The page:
Jonas Eidevall has turned around Arsenal’s fortunes, taking Chelsea to the wire in last season’s WSL title race. The Gunners had finished nine points off Chelsea in the previous campaign, coming third, and that deficit was reduced to a single point in his first season.
Most encouragingly, eight months into his tenure, Arsenal had taken eight points off Chelsea and Manchester City, having previously struggled against their closest rivals. A stellar start faltered around Christmas as injuries and a fixture pile-up bit but action in the January transfer window, with the forward Stina Blackstenius and defenders Rafaelle Souza and Laura Wienroither coming in, shored things up enough to ensure the title race was taken to the last day. This summer they have been less active, with the goalkeeper Kaylan Marckese, from last season’s Champions League group stage opponents HB Køge, and the Sweden forward Lina Hurtig the only recruits.
More important, though, they have held on to Vivianne Miedema, the WSL and Netherlands record goalscorer, who signed a new contract after being courted by Barcelona and Paris Saint-Germain, and have hired a new lead analyst and added to their strength and conditioning personnel. Having lots of incoming players is attractive but there is a lot to be said for squad consistency, keeping the core together and building the team around them.
Hurtig’s arrival is important, though, given Nikita Parris has been allowed to join Manchester United, Tobin Heath has returned to the US and Miedema has been used in the deeper No 10 role. The Dutchwoman’s position switch from striker has given Eidevall a midfield headache, with the Japan magician Mana Iwabuchi, England’s Jordan Nobbs and the captain, Kim Little, competing with Miedema for space in front of the more defensive Lia Wälti.
The one area of concern personnel-wise is the side lack backup for Wälti. Frida Maanum has been used in that role under Eidevall but it is not a natural fit and although Leah Williamson has been tried in midfield for club and country, her removal from the backline hugely weakens it.
It is hard to predict whether Arsenal are ready to lift the title or can stay competitive in all competitions, but there are promising signs of growth and development.
Eidevall exploded into the WSL with energetic and passion-fuelled sideline celebrations in Arsenal’s opening-day defeat of Chelsea. The team performed well under their new manager, with his demands for a high-pressing game and intensity reaping rewards initially before they were pipped to the title. The Swede has a full season in charge and the chance to reinforce his team in two transfer windows. He excelled as a pundit during the Euros.
Beth Mead’s stock is at all all-time high after her golden ball and golden boot heroics during the European Championship for England. After the heartbreak of missing out on the Olympics the forward shone for Arsenal and England before scoring six times at the Euros to cap a phenomenal year. She has said her performances last season were fuelled by anger at missing out on the Tokyo Games. Now, she has little to be angry about. Perhaps teammates will start hiding her boots and tipping over her water to keep her fire fuelled.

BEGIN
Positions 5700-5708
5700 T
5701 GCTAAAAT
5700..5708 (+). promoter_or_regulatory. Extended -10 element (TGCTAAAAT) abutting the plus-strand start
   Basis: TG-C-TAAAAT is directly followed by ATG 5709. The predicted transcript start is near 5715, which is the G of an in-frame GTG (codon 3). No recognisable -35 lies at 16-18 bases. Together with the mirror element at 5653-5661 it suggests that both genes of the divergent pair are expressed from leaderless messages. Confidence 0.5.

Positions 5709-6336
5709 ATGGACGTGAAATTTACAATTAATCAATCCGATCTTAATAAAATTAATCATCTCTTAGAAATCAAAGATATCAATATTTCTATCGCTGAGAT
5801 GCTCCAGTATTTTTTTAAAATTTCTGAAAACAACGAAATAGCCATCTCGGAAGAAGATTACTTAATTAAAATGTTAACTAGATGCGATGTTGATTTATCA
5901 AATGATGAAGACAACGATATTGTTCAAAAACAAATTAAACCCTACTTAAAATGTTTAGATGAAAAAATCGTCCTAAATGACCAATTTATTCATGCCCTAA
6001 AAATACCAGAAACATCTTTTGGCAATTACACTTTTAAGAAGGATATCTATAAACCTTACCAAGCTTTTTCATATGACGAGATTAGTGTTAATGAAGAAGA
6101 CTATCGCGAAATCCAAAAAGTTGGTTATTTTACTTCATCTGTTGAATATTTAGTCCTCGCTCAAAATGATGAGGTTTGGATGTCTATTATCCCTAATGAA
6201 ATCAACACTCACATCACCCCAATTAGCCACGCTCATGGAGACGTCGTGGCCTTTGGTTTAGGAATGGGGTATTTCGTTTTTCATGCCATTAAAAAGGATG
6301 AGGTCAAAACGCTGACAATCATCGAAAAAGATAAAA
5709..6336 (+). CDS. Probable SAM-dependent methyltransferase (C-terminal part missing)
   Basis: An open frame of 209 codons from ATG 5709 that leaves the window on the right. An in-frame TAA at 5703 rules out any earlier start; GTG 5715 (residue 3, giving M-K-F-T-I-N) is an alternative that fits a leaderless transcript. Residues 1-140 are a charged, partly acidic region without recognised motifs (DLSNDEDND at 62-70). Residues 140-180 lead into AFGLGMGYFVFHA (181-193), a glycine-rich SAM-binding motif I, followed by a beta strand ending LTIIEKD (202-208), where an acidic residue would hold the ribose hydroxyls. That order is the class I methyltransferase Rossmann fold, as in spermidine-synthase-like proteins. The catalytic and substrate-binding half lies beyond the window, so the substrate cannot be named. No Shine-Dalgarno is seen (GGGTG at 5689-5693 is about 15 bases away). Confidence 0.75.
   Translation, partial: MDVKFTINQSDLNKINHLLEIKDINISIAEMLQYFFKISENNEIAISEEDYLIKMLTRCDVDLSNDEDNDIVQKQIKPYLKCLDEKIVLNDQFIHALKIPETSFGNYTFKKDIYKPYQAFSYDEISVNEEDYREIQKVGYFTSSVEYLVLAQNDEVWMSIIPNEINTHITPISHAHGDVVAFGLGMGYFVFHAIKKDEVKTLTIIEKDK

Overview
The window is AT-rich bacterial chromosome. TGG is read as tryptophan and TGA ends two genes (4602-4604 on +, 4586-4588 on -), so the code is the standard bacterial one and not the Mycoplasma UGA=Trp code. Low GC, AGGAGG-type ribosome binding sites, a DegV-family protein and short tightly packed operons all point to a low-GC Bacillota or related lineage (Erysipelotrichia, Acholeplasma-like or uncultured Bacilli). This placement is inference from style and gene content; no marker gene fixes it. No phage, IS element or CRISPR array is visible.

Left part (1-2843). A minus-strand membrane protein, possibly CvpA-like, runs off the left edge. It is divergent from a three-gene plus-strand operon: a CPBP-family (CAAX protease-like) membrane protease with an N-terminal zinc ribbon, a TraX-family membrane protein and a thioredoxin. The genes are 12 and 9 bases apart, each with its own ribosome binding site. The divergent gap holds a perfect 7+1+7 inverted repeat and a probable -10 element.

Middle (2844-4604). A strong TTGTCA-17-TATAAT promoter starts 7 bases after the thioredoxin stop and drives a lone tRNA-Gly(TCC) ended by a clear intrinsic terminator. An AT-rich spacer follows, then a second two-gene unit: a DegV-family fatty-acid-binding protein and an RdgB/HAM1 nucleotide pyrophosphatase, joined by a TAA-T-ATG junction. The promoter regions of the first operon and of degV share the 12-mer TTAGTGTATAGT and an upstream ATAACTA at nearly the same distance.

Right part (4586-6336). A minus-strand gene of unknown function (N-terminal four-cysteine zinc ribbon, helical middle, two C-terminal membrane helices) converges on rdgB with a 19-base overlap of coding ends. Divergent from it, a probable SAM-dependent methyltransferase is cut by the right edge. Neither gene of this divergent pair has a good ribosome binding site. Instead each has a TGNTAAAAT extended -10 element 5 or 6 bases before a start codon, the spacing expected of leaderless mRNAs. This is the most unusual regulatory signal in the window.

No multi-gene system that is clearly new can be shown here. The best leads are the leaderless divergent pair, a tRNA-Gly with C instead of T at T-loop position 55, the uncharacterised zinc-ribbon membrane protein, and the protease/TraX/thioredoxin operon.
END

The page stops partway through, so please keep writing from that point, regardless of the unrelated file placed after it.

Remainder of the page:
Big summer signing
The recruitment of Hurtig from Juventus is the highlight of a quiet window. With Miedema expected to be used as a No 10 behind Hurtig’s Sweden teammate Blackstinius, which proved effective in the second half of last season, and Parris and Heath gone, backup was needed up top. The 26-year-old Hurtig scored in Sweden’s shock 3-0 win over the USA at the Olympics last year and was a highlight for Juve in the Champions League.
Euro 2022 delight/heartache
Williamson’s rise from the fringes of the 2019 World Cup squad to lifting the Lionesses first major trophy as captain has been rapid and thrilling for those who had noted her leadership qualities. After being shifted out of her natural centre-back berth for much of Sarina Wiegman’s tenure she was excellent throughout the tournament alongside Millie Bright at the back. Miedema was expected to shine for the Netherlands at the Euros after scoring 10 times at the Olympics but Covid ruined her hopes of helping the team to retain their title. She missed two of their three group games after testing positive, before coming back to play 120 minutes of the 1-0 extra-time defeat by France in the quarter-finals.
Bring on the crowds
Arsenal anticipated the Euros would attract a new audience to women’s football and have been ambitious in their plans. The club announced in May that six games would be at the Emirates Stadium. For the first time, men’s season-ticket holders were offered the chance to add the women’s games to their package. The club has sold out of the 1,500 season tickets for the women’s team, double the number bought last term. Arsenal have typically struggled to get bums on seats at the Emirates but there are signs that is changing. Last season, 12,800 came to the rescheduled north London derby there and 5,080 to the Champions League tie with Wolfsburg. On Thursday Arsenal said 38,500 tickets had been told for the game against Tottenham on 25 September, which puts them on track to beat the the WSL attendance record of 38,262 set at the Tottenham Hotspur Stadium in 2019.